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The fiber can reduce cholesterol as effectively as medication!

High fiber foods help keep cholesterol under control. Scientists are trying to find out exactly how the fiber does. It is important for you to know which foods and how much they cover the daily need for fiber.

There are two types of fiber - soluble and insoluble. Cholesterol lowering is mainly soluble fiber. It is found in a variety of foods such as:
Pears, apples,
Beans, beans and other legumes,
Oats, barley and other cereals.
The second important type of fiber, insoluble fiber, is an indestructible part of the diet. Helps digestion, cleanses intestines and removes constipation problems.

Confirmed by research

Research shows that foods that contain enough soluble fiber have a beneficial effect on blood lipid levels. Soluble fiber has a similar benefit to cholesterol lowering drugs (statins) that block the action of saturated or other harmful fats. Soluble fiber further:

It helps reduce insulin resistance, ie tissue insensitivity to pancreatic hormone insulin. This protects us against diabetes. Insulin resistance also appears to affect cholesterol in the wrong direction.
It has a beneficial effect on the absorption and metabolism of lipids (fats) and glucose (sugar). The result may be a decrease in both cholesterol and triglycerides (another type of fat in the blood).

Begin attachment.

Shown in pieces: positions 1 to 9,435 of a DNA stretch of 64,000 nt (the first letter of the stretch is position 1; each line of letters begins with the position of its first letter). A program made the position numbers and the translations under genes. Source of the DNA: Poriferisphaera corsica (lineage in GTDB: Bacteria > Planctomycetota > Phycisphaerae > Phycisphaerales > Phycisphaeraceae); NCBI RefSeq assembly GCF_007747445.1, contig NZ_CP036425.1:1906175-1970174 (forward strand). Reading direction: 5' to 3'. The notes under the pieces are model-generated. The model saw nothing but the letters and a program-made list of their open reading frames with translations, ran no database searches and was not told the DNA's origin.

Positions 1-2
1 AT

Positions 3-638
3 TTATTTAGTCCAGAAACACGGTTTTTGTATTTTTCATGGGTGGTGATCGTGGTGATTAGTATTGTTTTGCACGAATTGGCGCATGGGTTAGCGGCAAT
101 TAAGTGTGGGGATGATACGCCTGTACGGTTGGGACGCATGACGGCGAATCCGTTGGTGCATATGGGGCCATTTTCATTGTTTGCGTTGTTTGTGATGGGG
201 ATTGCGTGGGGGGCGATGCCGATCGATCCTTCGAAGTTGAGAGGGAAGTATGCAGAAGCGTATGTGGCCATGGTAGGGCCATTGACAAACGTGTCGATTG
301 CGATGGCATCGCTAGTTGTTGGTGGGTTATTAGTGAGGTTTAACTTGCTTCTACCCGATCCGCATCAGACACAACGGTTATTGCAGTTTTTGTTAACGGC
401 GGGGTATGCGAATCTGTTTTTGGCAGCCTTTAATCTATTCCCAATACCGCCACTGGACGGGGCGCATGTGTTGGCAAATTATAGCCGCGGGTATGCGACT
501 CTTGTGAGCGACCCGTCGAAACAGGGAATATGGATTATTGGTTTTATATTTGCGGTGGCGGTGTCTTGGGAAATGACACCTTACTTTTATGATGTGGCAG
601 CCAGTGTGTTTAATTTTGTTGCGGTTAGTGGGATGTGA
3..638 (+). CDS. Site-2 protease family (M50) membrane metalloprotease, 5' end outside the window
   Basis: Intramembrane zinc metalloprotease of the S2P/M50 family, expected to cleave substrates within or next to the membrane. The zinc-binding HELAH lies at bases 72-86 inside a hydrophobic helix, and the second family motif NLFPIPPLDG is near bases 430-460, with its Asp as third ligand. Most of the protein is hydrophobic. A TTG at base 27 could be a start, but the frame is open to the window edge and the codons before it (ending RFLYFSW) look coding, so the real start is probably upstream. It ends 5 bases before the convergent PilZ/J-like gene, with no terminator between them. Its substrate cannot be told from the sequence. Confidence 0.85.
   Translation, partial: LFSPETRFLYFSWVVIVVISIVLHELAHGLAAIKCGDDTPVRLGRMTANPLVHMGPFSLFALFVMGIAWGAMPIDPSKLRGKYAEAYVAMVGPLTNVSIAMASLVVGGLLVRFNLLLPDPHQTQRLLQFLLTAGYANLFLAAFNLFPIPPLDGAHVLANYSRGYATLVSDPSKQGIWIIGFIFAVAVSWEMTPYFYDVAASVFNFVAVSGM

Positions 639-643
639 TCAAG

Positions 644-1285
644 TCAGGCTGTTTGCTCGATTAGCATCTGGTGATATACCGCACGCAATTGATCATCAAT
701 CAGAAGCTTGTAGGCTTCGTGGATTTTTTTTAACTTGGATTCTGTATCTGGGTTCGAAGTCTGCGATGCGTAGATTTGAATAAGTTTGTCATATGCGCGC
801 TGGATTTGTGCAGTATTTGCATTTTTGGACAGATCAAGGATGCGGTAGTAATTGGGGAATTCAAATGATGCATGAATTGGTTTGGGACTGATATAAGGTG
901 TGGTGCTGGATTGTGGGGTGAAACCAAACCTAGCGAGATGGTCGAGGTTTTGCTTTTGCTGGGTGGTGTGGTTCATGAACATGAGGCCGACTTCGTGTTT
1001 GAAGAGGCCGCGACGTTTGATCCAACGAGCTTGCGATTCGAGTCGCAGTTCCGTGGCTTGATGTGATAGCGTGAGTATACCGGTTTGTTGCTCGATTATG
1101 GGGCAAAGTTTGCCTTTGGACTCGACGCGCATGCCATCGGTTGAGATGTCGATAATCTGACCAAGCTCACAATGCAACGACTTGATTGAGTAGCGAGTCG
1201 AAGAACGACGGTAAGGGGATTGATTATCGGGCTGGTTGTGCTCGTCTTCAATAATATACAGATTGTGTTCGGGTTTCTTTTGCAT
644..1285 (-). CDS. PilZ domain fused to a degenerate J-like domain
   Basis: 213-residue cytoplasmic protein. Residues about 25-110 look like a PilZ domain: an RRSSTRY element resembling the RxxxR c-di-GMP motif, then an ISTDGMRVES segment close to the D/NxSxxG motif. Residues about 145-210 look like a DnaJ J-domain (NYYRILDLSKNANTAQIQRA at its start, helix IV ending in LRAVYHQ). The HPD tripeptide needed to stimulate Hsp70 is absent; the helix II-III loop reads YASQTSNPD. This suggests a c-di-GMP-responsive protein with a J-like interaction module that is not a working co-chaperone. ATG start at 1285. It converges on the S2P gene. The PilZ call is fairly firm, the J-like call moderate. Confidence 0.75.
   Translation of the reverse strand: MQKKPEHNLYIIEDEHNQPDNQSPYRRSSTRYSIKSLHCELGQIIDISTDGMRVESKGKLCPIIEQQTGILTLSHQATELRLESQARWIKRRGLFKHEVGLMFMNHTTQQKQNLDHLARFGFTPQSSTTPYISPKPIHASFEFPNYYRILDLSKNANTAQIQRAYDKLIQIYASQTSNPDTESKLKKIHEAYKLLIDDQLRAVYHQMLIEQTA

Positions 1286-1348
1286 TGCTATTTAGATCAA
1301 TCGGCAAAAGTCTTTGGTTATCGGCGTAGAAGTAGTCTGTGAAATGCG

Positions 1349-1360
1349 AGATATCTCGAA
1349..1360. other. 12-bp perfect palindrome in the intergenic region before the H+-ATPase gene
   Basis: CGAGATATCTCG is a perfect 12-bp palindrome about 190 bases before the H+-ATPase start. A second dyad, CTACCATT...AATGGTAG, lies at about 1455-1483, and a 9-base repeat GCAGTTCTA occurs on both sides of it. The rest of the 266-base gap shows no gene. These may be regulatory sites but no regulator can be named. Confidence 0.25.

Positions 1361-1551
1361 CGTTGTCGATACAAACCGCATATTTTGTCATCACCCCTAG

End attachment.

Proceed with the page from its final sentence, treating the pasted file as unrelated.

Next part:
Research shows that a small change in daily meals also benefits. The inclusion of foods containing fiber results in a few weeks.

According to a study of more than 300 adults, those who ate only 3-4 grams of cereal-containing cereals for 4 weeks reduced LDL or "bad" cholesterol by 4 to 6%.
According to another study in 160 women who ate two dried apples (crossed) each day, cholesterol decreased by 16% in three months.

How to get the fiber into the diet?

Your goal should be to receive 25 to 30 grams of fiber per day. Do not you know how to get enough fiber from your diet every day? Here are some tips:
Oat bran: 1 cup contains 14.5 grams of fiber.
Rice bran: 1 cup contains 24.8 grams of fiber.
Celery: 1 cup of grated celery contains on average 1.6 grams of fiber.
Carrot: 1 cup of grated carrot contains 3.6 grams of fiber.
Beans: half a cup contains 6 to 10 grams of fiber.
Peas: Half a cup contains 5 to 8 grams of fiber.
Pears: 1 Medium Pear contains about 5.5 grams of fiber.
Orange: 1 medium-sized orange contains 3.1 grams of fiber.

Source: U lékař

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